The Office of the Superintendent of Financial Institutions Canada has published a revised version of its instruction guide for the preparation of actuarial reports for defined benefit pension plans.

The update, published last week, includes a decrease in the maximum going-concern discount rate, from 6.25 per cent to six per cent. “That will directly impact any pension plans that are currently at the 6.25 rate,” says Tom Mudrinic, principal and consulting actuary in Xerox HR Services’ wealth practice. “They will have to figure out what impact moving to six will have on their costs.”

Read: A look at how different countries deal with discount rates in pension plans

The change will also impact plans sponsors that are already using a six per cent discount rate, notes Mudrinic. “They may have thought in the past they had a bit of a cushion within their guidelines. But now on the top end, they may have to review that as well. It’s going to have a trickle-down effect on a number of plan sponsors.”

Another update is around the use of mortality tables. In 2014, the Canadian Institute of Actuaries released its first study of mortality for Canadian pension plans, which resulted in three pension mortality tables that plan sponsors and actuaries can use: one for the private sector, one for the public sector and one combined table.

“Most pension plans aren’t big so they can’t really do their own study, so they have to rely on what the actuaries have issued,” says Mudrinic. “What OSFI seems to have done in the 2016 guidelines is clarified their view that they think the combined table is the preferred table and that plan sponsors have to have a really good justification for moving away from it.”

Read: New all-Canadian pension mortality tables, improvement scales released

Another update that will impact plan sponsors is around alternate settlement methods when a pension plan completes a solvency or windup valuation. This update is specifically for very large plans that are too big to settle by way of a single annuity purchase from an insurance company.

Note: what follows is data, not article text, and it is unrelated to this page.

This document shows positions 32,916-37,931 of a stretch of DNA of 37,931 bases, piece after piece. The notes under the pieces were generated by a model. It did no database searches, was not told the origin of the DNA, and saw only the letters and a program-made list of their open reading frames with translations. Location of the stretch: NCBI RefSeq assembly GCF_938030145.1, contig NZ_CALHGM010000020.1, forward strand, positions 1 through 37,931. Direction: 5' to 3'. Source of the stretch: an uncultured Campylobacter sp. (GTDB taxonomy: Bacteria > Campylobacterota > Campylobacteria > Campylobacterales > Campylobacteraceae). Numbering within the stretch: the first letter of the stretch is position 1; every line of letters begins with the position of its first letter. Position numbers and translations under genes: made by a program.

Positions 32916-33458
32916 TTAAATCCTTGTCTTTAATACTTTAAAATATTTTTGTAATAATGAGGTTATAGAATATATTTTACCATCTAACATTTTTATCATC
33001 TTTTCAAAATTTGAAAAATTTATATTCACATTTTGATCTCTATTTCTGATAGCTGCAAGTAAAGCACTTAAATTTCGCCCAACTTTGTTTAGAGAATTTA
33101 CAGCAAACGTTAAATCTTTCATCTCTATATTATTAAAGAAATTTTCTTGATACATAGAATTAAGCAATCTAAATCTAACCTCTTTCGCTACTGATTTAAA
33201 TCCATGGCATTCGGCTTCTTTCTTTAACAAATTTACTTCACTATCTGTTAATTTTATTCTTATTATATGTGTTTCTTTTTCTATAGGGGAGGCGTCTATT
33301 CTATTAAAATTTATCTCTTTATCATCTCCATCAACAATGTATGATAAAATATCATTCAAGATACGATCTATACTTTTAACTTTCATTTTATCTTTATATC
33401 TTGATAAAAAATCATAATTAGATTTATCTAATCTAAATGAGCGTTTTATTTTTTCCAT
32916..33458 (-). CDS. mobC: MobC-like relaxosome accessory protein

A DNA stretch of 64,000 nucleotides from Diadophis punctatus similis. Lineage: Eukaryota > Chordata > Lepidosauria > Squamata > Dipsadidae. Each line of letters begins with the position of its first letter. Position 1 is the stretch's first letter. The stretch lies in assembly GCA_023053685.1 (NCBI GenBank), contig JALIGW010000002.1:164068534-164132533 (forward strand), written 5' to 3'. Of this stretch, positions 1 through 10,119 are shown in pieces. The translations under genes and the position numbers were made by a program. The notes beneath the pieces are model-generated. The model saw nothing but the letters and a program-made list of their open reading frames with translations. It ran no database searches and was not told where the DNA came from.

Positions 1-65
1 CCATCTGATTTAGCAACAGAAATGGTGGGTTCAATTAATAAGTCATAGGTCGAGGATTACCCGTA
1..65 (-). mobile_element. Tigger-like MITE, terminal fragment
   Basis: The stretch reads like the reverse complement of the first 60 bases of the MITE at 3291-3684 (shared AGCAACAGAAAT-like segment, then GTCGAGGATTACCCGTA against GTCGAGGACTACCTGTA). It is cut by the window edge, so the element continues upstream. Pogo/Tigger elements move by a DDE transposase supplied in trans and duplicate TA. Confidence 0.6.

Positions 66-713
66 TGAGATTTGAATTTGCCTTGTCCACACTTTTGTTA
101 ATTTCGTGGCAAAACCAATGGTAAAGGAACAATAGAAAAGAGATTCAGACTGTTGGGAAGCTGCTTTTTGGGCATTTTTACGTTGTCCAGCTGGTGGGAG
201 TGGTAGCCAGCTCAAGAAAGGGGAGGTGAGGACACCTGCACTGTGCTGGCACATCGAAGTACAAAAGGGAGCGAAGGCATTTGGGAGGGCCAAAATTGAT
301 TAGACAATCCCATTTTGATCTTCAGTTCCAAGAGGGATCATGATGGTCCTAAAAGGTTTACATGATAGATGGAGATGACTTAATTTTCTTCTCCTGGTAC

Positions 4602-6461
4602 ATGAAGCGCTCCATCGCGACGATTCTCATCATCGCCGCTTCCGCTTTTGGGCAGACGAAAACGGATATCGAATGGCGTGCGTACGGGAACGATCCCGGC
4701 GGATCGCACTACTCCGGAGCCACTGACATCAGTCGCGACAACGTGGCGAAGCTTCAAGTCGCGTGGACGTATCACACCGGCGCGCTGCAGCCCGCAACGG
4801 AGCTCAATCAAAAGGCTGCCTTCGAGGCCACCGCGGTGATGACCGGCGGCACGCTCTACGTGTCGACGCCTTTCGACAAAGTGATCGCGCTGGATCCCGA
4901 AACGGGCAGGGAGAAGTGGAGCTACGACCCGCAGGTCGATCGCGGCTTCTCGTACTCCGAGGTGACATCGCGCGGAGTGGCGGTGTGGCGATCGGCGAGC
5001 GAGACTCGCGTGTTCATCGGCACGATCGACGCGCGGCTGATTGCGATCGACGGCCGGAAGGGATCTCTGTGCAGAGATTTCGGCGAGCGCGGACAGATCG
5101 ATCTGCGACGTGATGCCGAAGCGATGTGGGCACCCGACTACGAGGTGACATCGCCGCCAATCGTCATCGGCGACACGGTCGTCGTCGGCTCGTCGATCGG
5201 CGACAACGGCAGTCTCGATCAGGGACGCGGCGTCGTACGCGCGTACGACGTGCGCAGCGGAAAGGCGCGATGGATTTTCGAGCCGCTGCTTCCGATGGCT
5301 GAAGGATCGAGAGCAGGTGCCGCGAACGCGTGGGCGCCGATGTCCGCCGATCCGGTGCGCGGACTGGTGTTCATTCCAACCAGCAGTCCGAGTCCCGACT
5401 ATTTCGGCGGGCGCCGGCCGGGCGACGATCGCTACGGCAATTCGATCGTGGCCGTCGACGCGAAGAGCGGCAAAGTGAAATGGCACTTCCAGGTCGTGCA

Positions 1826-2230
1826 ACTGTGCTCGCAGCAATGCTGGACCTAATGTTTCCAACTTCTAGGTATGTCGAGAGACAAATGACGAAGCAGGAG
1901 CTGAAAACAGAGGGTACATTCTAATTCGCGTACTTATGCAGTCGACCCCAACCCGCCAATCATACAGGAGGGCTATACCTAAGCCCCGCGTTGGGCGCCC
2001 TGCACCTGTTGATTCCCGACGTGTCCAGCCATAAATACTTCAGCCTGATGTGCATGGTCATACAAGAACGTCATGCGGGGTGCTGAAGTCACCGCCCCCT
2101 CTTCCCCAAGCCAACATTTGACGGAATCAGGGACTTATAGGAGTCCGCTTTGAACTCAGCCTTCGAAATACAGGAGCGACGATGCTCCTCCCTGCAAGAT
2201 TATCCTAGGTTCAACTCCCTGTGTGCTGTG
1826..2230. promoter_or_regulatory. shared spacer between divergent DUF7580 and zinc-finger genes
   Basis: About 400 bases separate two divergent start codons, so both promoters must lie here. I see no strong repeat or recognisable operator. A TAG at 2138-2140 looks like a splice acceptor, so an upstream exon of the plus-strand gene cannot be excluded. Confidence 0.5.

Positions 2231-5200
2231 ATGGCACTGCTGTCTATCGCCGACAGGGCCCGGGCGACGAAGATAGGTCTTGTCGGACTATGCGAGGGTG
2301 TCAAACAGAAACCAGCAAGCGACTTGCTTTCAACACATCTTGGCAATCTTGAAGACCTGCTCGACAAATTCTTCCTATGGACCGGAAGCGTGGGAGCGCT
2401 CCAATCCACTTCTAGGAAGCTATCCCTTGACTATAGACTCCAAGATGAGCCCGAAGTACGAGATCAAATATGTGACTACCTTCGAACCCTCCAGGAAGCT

When these plan sponsors undertake solvency valuations, they will often create their own portfolio to match liabilities on a solvency basis, says Mudrinic.

“What’s changed in this guideline is that OSFI has come out and said, if you’re going to use that approach, for your fixed-income securities, you’re going to have to assume that the high quality investments are rated AA or better bonds … this is going to require plans that use this approach to reconsider their investments, in terms of creating the bond portfolio. Previously there wasn’t guidance on using AA bonds but now it’s clear that’s what they want you to use.”

Read: OSFI releases guide for preparation of actuarial reports

The updates also include that additional disclosure is required with respect to termination expenses and clarifications on required contributions for funding designated plans have been defined.

The revised guide applies to actuarial reports with a valuation date on and after Oct. 31, 2016.

Copyright © 2018 Transcontinental Media G.P. Originally published on benefitscanada.com

Benefits Canada Newsletter

For the latest industry news and opinions, sign up for our daily newsletter.

Add a comment

Have your say on this topic! Comments that are thought to be disrespectful or offensive may be removed by our Benefits Canada admins. Thanks!

* These fields are required.
Field required
Field required
Field required